Shorthand in this doc:
Recommended pinning for safety
Exact version lock
- Minor version can float to be same or higher than specified, to get new backwards-compatible features, plus bug fixes. But the major version does is fixed - to avoid features or refactors which cause breaking changes.
Version specifiers in a Python PEP.
Example combining multiple rules in one line:
~= 0.9, >= 1.0, != 1.3.4.*, < 2.0
~=: Compatible release clause.
==: Version matching clause
!=: Version exclusion clause
>=: Inclusive ordered comparison clause
>: Exclusive ordered comparison clause
===: Arbitrary equality clause.
For compatible release clause, the documentation says that the following pairs of version clauses are equivalent:
- Two levels (X.Y)
# Here we set a minimum minor versiosn of 2.2 but the major version is locked. # Longer format >= 2.2, == 2.* # Shorthand ~= 2.2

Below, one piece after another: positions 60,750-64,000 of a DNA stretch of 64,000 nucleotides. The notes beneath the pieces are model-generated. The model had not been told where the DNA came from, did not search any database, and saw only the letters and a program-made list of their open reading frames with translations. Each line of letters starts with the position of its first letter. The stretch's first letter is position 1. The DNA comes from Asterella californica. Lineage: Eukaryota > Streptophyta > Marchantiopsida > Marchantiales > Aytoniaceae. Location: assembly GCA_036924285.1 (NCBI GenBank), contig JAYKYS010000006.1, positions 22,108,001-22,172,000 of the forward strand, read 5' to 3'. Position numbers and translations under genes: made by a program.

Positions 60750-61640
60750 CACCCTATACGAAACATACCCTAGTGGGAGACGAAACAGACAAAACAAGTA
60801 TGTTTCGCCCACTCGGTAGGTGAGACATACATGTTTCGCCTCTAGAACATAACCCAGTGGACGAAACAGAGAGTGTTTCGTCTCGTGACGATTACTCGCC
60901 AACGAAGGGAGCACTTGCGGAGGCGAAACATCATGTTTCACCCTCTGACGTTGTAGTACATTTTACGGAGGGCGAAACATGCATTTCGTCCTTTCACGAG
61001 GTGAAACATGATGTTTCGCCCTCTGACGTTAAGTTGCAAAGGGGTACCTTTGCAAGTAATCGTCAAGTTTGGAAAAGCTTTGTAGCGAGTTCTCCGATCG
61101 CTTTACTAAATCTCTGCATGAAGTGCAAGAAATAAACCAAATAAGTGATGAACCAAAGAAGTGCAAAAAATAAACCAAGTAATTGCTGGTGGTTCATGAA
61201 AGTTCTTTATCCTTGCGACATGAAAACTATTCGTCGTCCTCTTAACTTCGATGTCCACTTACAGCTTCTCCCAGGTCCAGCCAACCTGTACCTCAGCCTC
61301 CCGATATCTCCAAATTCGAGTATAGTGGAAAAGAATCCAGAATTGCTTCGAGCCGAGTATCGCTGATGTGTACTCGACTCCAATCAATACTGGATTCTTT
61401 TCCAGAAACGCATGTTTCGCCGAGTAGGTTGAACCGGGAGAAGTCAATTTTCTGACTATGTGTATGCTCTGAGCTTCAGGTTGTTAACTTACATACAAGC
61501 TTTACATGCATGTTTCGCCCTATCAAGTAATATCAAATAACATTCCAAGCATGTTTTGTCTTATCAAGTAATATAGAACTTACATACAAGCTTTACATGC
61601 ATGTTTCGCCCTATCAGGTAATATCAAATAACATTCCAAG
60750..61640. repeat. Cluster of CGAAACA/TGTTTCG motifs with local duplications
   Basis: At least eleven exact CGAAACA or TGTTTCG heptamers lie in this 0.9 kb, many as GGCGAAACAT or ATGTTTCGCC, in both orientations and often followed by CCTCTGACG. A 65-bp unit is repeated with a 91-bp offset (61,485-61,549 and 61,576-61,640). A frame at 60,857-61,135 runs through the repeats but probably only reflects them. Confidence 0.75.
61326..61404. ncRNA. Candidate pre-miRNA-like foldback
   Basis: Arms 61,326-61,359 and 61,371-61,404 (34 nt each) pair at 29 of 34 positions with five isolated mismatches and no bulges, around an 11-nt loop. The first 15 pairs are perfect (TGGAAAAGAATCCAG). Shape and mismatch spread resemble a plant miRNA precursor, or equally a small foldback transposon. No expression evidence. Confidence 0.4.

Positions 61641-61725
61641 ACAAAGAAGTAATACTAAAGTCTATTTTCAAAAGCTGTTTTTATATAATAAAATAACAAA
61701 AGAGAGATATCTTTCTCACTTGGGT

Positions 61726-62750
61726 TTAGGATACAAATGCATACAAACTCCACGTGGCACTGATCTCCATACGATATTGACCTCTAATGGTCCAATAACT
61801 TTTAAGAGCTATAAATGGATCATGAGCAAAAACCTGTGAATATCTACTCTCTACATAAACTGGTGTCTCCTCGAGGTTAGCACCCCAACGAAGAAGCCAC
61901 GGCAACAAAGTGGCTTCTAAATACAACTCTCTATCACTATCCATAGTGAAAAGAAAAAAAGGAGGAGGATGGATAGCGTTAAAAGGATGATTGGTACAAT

- Three levels (X.Y.Z)
# Longer format >= 1.4.5, == 1.4.* # Shorthand ~= 1.4.5
pip docs on requirements file format:
docopt == 0.6.1 # Version Matching. Must be version 0.6.1 keyring >= 4.1.1 # Minimum version 4.1.1 coverage != 3.5 # Version Exclusion. Anything except version 3.5 Mopidy-Dirble ~= 1.1 # Compatible release. Same as >= 1.1, == 1.*
Be careful when setting a range - make sure you understand what is does. See below:
== 2.2- Version
>= 2.2- Version
2.2or higher. This can automatically upgrade to version
3so this is dangerous.
>= 2.2, < 2.8- This sets an upper bound.
>= 2.2, < 3.0- This sets an upper bound too.
>= 2.2, == 2.*- This is preferred notation for a major range.
~= 2.2- This is equivalent to the above but shorter.